The salary and benefits of member staff are set by the Executive Committee of the Legislative Council. Each legislative office is allotted a total of $4,200 per year for staff expenses. Each member of the legislature may employ, at most, two staffers as state employees. Other staff must serve as volunteers, interns, be paid out of pocket, or be reimbursed by campaign committees.[6]

Technically, total billable man-hours may not exceed 420 per employee per session; though legislative staffers frequently work 40–60 hours per week, they may only bill the state for their first 24 hours per week at a rate of $10 per hour. Staff salary is based on the 120 business-day cycle of the regular session. Consequently, member staff are classified as session-only employees, meaning they can be paid only for work performed while the General Assembly is meeting, usually from mid-January through early May.[7][8]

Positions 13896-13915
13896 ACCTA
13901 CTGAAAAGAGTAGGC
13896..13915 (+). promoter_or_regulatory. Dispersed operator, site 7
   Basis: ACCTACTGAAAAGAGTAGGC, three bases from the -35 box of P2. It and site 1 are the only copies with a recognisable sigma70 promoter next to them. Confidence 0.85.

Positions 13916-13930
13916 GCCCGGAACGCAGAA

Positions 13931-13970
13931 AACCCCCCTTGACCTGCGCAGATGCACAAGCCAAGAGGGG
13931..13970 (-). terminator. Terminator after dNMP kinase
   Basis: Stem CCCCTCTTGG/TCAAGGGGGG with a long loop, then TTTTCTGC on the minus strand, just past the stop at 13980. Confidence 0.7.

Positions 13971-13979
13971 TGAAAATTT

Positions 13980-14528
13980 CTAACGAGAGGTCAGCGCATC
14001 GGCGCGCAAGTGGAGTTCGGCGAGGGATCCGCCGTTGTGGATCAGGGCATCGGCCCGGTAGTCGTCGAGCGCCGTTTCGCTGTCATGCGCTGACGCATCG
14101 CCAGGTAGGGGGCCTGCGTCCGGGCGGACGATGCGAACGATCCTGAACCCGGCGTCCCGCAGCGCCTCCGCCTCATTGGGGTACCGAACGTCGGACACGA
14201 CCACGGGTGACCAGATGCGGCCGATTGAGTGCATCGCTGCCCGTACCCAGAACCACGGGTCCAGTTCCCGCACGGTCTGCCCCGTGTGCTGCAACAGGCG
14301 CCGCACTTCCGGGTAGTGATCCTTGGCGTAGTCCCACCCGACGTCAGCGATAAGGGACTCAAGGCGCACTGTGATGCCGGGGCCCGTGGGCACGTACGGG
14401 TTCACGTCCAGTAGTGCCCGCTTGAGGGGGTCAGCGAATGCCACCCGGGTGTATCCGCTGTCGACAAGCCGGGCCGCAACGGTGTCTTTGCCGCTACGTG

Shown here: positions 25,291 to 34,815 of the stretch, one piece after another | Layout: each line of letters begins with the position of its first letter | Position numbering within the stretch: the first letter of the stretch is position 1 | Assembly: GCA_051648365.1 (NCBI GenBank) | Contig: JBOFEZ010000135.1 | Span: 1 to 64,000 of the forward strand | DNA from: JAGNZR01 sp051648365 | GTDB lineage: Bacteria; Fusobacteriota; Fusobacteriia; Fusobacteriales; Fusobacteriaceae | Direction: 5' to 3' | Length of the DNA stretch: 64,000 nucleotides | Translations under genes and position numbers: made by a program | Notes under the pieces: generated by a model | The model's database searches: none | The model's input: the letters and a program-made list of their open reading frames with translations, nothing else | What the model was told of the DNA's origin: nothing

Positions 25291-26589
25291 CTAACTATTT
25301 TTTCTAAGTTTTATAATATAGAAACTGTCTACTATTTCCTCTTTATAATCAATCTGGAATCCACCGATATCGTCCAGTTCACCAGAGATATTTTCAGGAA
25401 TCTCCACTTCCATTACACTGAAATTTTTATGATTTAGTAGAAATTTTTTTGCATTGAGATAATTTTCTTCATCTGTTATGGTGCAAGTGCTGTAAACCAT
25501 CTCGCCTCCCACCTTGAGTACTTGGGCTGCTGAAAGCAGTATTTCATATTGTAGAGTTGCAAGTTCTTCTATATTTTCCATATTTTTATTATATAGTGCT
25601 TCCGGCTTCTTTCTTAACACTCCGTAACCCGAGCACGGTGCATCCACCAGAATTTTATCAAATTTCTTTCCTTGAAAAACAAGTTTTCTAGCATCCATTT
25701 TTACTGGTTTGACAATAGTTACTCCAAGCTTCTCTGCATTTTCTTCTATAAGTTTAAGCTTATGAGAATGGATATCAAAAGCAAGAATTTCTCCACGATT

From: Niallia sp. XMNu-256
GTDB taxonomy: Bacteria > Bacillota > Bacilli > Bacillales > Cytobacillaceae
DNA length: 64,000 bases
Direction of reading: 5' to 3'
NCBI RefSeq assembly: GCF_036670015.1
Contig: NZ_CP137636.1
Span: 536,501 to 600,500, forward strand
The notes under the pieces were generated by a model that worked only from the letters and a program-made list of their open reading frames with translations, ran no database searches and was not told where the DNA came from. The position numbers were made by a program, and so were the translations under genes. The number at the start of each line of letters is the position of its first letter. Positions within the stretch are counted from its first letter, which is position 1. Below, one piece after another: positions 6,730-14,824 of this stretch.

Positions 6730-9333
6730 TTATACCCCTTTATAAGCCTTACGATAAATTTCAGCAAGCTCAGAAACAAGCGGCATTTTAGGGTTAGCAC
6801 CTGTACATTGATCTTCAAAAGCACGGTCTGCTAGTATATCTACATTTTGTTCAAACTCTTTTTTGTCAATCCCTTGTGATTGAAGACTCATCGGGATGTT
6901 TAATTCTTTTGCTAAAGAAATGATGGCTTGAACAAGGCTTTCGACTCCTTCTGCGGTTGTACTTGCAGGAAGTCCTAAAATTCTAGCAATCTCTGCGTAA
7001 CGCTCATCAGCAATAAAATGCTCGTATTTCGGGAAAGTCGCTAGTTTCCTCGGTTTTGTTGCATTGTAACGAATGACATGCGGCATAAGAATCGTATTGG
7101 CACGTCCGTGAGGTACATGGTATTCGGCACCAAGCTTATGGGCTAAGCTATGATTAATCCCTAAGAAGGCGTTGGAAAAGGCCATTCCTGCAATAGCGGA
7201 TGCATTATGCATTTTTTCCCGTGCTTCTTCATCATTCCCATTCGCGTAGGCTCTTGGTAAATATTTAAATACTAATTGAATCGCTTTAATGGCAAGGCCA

As employees of the State of Colorado, legislative aides participate in the Colorado Public Employees Retirement Association, to which the state makes supplementary contributions. Health, vision, and dental insurance are not provided, but may be purchased by employees. The state does not provide for sick pay or paid vacation days.


Responsibilities for personal staff vary considerably from office to office. Senior staffers in offices with multiple employees, volunteers, and interns incur considerably more managerial responsibility than do their peers in more-sparsely staffed offices. Similarly, the scope of duties of staffers working for senior committee members or legislators from swing districts may not resemble the responsibilities of other members' staffs.[9]